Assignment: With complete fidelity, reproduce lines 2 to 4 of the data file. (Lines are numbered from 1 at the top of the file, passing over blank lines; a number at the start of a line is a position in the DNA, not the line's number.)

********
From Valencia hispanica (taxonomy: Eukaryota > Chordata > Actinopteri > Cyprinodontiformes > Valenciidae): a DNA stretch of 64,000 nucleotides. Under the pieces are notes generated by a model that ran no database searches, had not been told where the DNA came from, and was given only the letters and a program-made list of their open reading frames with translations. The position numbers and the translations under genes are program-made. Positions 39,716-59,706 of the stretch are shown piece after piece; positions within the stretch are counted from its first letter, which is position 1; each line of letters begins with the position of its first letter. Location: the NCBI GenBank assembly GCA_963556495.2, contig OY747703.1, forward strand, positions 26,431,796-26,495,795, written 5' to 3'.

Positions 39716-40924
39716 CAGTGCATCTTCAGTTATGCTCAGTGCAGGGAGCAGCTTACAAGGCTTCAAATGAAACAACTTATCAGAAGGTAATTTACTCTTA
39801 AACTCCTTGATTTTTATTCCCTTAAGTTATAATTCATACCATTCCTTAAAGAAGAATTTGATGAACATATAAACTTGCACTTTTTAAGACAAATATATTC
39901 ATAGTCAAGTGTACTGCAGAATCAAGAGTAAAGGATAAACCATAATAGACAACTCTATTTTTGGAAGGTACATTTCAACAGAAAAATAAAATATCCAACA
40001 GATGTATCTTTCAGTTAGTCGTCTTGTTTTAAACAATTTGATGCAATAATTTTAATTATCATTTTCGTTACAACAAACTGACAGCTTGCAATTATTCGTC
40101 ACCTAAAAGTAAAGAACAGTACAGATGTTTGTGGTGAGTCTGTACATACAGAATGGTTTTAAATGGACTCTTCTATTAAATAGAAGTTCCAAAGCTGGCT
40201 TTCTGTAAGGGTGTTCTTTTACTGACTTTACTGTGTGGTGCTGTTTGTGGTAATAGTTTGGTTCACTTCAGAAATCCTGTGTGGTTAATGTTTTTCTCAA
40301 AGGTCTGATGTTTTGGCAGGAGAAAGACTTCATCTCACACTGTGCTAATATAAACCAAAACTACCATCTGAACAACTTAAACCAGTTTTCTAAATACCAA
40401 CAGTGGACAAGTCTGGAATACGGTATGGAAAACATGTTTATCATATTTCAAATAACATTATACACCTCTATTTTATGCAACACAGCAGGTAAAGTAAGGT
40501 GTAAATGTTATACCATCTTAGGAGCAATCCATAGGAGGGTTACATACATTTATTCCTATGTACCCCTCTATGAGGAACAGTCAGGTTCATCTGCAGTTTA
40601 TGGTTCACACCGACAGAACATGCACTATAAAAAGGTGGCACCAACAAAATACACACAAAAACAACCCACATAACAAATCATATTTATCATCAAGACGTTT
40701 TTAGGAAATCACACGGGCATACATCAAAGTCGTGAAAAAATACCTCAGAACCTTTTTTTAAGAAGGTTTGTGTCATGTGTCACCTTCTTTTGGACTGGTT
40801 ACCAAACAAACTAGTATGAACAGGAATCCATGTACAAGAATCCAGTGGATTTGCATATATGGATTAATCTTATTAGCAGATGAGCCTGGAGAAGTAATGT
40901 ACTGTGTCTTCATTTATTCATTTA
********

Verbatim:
Positions 39716-40924
39716 CAGTGCATCTTCAGTTATGCTCAGTGCAGGGAGCAGCTTACAAGGCTTCAAATGAAACAACTTATCAGAAGGTAATTTACTCTTA
39801 AACTCCTTGATTTTTATTCCCTTAAGTTATAATTCATACCATTCCTTAAAGAAGAATTTGATGAACATATAAACTTGCACTTTTTAAGACAAATATATTC